When it comes to medical bills in the US, millions of people struggle to pay for their healthcare needs.
In 2017, 19% of US households carried medical debt, according to a survey by the US Census Bureau. Among those who had medical debt, the median amount owed was $2,000. According to the same survey, households with Black or Hispanic household members were disproportionately more likely to have medical debt compared to households with White non-Hispanic members and households with Asian members.
If you have an outstanding medical bill or are planning for an upcoming procedure, tapping into your home’s equity for cash using a home equity line of credit (HELOC) can be appealing. Currently, HELOC interest rates are quite low, making them a relatively inexpensive financing option. But lenders have gotten stricter about originating HELOCs, making them harder to come by, and there are other significant drawbacks to keep in mind.
Here’s what you need to know about using a HELOC to pay for medical expenses, and some tips to avoid medical debt as a whole.
How Does a HELOC Work?
For people in need of cash, HELOCs can be an accessible option for affordable financing. “HELOCs are a tool that people like to use because there’s a stash of cash waiting for them to tap into,” says Sarah Catherine Gutierrez, a certified financial planner (CFP) and CEO of Arkansas-based financial planning firm, Aptus Financial.
A HELOC lets you borrow against the equity you’ve built up in your home and pay off the debt over an extended period, typically around 20 years. With a HELOC, you can usually borrow up to 85% of your home’s equity — the appraised value of your home minus what you owe on your existing mortgage.
Like credit cards, HELOCs are revolving lines of credit. Once approved for a HELOC, you can continuously borrow as much as you need, whenever you need it, during the draw period. For most HELOCs, the draw period lasts 10 years. Some HELOCs, known as interest-only HELOCs, only require you to make payments on the accrued interest and not the principal balance during the draw period.
If you decide to take out a HELOC for medical expenses, shop around and compare offers from several lenders. Fees may vary by lender, so look out for origination fees and closing costs. Closing costs can be 2% to 5% of your total loan cost.
Once the draw period ends, the HELOC enters the repayment period, where you repay both the principal and any accrued interest. The repayment period typically lasts from 15 to 20 years. You only make payments on the amount you used rather than the entire limit you were approved for when you applied.
HELOCs are secured loans, with your home serving as collateral. Because they’re secured, they may have lower interest rates than other forms of financing, such as unsecured personal loans. “Even though [a HELOC] usually has a variable interest rate, they’ve historically been pretty low-interest lines of credit,” says Gutierrez.
Pros and Cons of Using a HELOC for Medical Expenses
If you’re facing a major medical expense, a HELOC can be a viable financing option if you own a home worth more than you currently owe on the mortgage. But before you apply, you should carefully weigh the benefits and drawbacks of using a HELOC for medical expenses:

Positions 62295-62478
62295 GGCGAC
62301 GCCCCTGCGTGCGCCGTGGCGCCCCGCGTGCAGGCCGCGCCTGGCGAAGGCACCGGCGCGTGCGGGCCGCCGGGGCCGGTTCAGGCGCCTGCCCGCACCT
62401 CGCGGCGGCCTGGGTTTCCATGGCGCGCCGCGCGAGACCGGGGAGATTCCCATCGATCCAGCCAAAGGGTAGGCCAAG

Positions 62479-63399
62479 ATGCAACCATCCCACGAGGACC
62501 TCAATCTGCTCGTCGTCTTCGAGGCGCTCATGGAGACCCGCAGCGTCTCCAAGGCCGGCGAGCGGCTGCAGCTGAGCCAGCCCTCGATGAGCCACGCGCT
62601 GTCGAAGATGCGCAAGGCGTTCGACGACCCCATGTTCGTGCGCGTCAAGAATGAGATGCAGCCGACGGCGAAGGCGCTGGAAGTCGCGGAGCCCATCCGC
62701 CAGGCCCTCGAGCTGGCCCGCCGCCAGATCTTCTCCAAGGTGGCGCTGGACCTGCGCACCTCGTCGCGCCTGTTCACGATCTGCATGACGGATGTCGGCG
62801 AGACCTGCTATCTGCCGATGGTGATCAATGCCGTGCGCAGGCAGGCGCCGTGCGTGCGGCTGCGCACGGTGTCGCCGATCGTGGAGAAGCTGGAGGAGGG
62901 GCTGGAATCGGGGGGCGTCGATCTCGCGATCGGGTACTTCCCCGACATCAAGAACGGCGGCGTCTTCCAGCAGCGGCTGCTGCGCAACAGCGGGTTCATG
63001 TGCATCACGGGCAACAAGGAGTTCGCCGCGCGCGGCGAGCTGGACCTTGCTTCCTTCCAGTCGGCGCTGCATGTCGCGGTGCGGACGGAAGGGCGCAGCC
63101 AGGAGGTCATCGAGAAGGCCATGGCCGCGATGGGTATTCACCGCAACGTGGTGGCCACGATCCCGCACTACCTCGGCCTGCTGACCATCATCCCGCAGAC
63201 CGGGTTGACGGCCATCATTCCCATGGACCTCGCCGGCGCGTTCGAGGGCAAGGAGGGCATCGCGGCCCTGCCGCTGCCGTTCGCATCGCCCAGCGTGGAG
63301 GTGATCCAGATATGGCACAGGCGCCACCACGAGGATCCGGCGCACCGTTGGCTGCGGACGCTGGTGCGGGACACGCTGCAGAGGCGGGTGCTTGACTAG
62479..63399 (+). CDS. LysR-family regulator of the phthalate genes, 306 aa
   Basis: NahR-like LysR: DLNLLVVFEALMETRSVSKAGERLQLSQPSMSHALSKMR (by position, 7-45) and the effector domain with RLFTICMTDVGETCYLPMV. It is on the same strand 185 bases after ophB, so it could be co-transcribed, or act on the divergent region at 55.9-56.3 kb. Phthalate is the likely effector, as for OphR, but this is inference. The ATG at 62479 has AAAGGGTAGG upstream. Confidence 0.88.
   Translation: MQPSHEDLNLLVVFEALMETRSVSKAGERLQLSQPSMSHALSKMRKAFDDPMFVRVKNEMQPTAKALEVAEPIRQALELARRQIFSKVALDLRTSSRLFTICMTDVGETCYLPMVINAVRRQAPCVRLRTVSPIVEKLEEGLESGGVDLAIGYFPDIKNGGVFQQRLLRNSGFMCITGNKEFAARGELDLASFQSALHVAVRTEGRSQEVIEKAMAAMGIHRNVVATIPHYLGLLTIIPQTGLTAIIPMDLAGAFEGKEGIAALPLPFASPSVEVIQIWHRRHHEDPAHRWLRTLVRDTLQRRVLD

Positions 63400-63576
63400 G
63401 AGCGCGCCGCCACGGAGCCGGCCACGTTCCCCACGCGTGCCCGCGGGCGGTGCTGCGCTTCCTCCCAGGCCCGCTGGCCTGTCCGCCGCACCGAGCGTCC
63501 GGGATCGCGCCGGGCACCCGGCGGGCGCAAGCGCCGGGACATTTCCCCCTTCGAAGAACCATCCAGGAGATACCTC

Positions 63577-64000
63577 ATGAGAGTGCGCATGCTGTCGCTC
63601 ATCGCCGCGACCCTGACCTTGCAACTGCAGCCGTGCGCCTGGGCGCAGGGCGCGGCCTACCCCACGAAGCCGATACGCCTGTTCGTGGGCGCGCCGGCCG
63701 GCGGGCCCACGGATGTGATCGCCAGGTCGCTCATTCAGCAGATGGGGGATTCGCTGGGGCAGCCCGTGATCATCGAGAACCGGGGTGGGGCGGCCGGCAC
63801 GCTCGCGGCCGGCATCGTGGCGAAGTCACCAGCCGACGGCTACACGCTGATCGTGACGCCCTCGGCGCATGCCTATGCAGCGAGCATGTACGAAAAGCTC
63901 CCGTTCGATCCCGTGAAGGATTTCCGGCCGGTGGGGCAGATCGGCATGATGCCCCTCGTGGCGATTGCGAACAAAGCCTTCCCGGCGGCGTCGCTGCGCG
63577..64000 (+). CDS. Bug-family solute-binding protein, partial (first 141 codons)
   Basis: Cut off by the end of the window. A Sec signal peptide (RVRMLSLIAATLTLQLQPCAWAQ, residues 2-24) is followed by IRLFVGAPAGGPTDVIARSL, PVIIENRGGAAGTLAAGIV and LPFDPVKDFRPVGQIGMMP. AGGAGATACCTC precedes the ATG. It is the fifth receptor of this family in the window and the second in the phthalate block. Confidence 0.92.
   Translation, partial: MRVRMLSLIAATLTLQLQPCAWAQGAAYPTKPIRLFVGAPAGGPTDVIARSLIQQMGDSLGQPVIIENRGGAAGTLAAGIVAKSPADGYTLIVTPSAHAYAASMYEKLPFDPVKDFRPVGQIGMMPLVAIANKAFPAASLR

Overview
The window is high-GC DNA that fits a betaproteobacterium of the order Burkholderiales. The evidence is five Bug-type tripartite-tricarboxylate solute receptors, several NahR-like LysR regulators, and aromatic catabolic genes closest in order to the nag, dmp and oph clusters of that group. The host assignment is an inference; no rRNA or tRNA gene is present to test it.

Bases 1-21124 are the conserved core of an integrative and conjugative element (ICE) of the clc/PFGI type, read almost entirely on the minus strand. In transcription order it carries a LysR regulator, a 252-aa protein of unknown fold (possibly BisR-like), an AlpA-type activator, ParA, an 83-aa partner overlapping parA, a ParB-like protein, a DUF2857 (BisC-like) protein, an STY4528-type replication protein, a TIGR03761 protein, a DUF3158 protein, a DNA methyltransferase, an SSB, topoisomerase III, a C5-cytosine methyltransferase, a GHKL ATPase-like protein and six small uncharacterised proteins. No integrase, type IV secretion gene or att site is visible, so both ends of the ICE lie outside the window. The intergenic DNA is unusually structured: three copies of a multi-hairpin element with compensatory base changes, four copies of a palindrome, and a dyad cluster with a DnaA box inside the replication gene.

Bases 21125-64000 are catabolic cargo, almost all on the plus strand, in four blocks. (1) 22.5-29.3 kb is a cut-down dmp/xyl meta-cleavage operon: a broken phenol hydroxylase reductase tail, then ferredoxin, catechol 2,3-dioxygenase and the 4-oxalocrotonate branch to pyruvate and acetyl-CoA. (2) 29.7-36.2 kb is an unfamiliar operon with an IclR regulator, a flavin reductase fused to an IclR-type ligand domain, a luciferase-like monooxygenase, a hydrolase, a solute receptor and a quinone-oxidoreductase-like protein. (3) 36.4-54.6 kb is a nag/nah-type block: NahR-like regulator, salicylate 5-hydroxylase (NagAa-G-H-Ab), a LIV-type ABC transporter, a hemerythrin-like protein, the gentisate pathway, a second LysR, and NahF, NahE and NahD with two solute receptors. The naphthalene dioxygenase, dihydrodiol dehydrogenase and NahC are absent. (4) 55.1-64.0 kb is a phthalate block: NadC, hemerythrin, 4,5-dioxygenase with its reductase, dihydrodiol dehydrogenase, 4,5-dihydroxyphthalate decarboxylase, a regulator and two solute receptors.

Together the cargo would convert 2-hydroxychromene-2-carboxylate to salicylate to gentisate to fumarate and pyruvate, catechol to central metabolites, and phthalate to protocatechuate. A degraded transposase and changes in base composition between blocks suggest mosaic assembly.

Typically lower interest rates than personal loans or credit cards
Repayment term as long as 20 years
Continual access to line of credit
Availability may be limited as lenders tighten borrower requirements or stop offering HELOCs altogether
Borrowers risk overborrowing
You risk losing your home if you default on the loan
With low interest rates and repayment terms as long as 20 years, HELOCs can be handy. However, experts say you can’t always count on HELOCs as a replacement for an emergency fund.
“I think they’re too precarious,” warns Gutierrez. “When it’s a collective emergency, and we’re all experiencing the same hardships, it affects the housing market and mortgage lenders. Then you see lots of banks freezing HELOCs at the same time,” she says.
That happened during the COVID-19 pandemic, when major banks like Wells Fargo and Chase suspended originations of new HELOCs. Other banks, such as Bank of America, instituted stricter credit requirements for borrowers, restricting who could qualify for a HELOC during the pandemic.
If you manage to get a HELOC, there’s also the risk of overspending. Once you have access to the cash flow from a HELOC, the idea of spending some extra money on home improvements or other expenses may seem attractive.
But Gutierrez warns against this kind of thinking. “It’s probably my number one reason to not use a HELOC for medical debt,” says Gutierrez. “The potential for the temptation to spend more, because it does feel so easy, and that payment, because it’s over such a long period, just seems so low. I think behaviorally, people can fall into that trap,” she says.
Since the bank can foreclose on your house if you fall behind on payments, overspending on a HELOC arguably comes with more risk than even high-interest credit card debt. You need to be extra vigilant with this kind of debt that puts your home on the line.
Most Expensive Common Medical Expenses
Medical expenses can be extraordinarily expensive. Even if you have health insurance, you could still be on the hook for thousands of dollars due to coinsurance and high out-of-pocket limits. For the 2021 plan year, healthcare plans sold through Healthcare.gov had out-of-pocket maximums as high as $8,550 for an individual and $17,100 for a family. If you have a plan with that limit, that’s how much you’d potentially need to pay out-of-pocket for your medical care.